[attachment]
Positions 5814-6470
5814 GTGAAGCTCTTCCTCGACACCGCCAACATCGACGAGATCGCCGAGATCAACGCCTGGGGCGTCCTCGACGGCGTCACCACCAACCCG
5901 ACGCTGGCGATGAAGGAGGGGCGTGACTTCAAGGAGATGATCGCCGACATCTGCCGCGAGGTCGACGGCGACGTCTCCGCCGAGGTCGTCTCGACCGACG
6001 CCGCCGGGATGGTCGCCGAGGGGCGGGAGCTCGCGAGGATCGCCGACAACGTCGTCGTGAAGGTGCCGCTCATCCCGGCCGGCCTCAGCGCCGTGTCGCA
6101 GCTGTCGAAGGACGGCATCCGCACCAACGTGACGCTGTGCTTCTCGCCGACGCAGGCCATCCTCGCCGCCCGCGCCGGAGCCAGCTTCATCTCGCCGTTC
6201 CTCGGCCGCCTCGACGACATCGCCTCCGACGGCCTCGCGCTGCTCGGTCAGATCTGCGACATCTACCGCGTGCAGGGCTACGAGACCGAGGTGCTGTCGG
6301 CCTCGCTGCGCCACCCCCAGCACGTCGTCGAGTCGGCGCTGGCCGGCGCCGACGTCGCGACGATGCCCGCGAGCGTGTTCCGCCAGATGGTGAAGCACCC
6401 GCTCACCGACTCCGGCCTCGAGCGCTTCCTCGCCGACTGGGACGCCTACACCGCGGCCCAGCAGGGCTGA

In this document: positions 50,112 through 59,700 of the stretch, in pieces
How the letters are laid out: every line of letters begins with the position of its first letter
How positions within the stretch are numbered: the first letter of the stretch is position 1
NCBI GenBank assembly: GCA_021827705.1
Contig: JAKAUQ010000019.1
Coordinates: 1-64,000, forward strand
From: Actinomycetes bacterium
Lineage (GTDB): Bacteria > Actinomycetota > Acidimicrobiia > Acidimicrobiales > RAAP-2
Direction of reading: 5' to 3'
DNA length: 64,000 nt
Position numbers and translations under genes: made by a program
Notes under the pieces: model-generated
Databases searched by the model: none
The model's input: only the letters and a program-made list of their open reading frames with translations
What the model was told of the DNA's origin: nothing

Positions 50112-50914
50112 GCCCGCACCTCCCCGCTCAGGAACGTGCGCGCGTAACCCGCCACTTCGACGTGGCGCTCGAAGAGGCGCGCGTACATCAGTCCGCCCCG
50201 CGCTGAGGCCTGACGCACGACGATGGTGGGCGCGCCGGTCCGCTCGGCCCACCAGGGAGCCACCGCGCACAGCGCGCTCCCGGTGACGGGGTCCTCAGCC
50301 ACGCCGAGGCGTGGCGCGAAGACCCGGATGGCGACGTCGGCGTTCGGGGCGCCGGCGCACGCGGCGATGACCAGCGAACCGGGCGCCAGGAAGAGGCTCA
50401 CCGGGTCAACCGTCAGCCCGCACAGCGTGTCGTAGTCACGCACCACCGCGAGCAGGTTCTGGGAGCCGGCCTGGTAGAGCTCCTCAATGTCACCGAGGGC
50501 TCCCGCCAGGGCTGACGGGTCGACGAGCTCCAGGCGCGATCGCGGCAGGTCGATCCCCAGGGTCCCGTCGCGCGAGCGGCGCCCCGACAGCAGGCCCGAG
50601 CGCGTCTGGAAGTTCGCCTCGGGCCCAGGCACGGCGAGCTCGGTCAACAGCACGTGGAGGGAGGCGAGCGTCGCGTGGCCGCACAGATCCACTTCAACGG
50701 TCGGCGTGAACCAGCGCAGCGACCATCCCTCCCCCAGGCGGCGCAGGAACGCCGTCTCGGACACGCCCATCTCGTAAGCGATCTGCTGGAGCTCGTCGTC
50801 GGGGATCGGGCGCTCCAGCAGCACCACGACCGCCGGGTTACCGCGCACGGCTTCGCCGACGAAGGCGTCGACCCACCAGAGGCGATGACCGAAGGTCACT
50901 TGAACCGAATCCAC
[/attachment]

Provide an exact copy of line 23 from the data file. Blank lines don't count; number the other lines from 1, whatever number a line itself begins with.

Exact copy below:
What the model was told of the DNA's origin: nothing